If we weren’t slogging through the mud we were trying our best to avoid stumbling over an unstable lattice of roots and plants that had been mashed down on the trail.  Without my walking stick I would have been on my butt more than my feet.   The humidity drained us.  Whenever the sun broke through the clouds the jungle began to steam.  Ants burrowed under our clothes and bit us.

The steepest inclines were usually covered with mud and we found it almost impossible to avoid slipping, especially going downhill.  Walking on top of the vegetation wasn’t much better – the rope-like tendrils tripped us, thorns cut us, and every now and then one of our legs slid through a hole in the net-like carpet of vegetation and plunged us up to our waist in a tangle of green.  Even the guides and trackers fell.  I found myself wondering how much worse it would be if it started raining.


Trackers Making a Path


A park ranger carrying an AK-47 hiked at the front of our group.  Deciding it would be a good idea to make friends with someone armed with an automatic weapon, I caught up to him and started a conversation.  His name was Abrahim (which he pronounced ah-brah-HEEM), and he said he’d been working in the park for 11 years.  I asked about his AK-47.  “Have you ever had to shoot it?”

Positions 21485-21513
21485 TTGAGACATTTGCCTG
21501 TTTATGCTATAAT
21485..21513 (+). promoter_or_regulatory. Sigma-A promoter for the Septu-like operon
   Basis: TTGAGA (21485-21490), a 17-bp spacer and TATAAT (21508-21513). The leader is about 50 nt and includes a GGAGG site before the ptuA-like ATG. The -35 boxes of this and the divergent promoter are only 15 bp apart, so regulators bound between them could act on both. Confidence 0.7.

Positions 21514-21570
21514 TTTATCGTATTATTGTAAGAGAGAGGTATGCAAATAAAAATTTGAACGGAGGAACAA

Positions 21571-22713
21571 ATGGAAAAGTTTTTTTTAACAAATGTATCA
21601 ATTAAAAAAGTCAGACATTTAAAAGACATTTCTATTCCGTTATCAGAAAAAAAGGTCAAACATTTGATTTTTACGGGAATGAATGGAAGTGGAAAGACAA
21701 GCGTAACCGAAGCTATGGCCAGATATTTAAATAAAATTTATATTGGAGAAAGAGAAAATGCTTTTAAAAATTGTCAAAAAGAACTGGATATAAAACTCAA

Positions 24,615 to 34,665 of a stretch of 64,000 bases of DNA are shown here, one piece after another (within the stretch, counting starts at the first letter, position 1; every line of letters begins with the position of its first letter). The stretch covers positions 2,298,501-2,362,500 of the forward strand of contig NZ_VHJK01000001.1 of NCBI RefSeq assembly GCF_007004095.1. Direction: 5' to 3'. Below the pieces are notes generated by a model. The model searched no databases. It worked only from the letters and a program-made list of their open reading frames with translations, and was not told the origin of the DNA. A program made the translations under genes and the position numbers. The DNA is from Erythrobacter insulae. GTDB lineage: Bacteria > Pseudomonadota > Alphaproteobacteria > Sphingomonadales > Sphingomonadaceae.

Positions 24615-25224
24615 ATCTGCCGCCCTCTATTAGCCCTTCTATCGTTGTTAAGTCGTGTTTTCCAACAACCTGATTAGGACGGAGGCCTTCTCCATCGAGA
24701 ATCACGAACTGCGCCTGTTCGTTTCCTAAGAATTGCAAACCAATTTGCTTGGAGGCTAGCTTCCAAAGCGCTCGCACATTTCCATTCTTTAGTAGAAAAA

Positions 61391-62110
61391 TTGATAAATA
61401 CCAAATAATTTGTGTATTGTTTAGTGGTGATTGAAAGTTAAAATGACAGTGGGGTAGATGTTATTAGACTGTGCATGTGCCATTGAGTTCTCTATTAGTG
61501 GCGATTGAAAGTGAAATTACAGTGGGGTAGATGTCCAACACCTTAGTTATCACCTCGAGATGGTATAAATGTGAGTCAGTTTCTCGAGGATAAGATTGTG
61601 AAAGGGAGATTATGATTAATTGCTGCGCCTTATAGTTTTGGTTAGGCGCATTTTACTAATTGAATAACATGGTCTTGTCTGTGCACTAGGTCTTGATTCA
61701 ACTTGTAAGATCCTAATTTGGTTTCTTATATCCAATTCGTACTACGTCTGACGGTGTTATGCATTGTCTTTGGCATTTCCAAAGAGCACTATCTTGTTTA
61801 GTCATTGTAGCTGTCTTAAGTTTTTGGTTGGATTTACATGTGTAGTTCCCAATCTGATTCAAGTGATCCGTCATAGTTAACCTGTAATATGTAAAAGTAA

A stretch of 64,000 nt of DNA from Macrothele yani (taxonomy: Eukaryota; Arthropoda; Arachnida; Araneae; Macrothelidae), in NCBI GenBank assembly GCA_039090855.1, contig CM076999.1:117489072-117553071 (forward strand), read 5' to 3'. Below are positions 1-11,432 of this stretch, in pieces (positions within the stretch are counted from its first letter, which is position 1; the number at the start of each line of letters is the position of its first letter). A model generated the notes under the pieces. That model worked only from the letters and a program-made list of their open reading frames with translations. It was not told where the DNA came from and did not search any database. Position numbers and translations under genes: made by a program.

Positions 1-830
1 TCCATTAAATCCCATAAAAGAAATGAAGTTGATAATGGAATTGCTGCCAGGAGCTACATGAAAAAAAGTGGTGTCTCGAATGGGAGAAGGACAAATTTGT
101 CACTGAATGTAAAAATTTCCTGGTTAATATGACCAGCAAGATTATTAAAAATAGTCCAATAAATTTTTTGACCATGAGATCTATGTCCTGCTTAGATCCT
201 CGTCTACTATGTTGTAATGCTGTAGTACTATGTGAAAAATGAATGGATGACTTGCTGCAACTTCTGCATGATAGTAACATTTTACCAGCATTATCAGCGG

“Yes, but only into the air,” he said.  “To frighten elephants.”


Abrahim with His AK-47


Abrahim Hiking through Bwindi


At the top of a hill Abrahim pointed to a steep downward slope in front of us.  “The gorillas are there,” he said.

“But the guide just told me the trackers haven’t found the gorillas yet.”

Abrahim smiled.  “I have been working in this park for many years.”

And he was right.  Thirty minutes later the trackers told the guide that they’d located the gorillas, right where Abrahim said they’d be.  By that time we were very near.  To close the remaining distance we had to hack our own trail through the brush.


Hiking through Bwindi Impenetrable National Park (Video)


The gorilla group moved down-slope as we tracked them and we had to hurry to catch up.  In a small clearing the guide halted and pointed:  a silverback.  Literally a sliver back – a large adult male faced away from us, his distinctive back clearly visible.  A cracking sound alerted us to another gorilla swinging from vines in a nearby tree.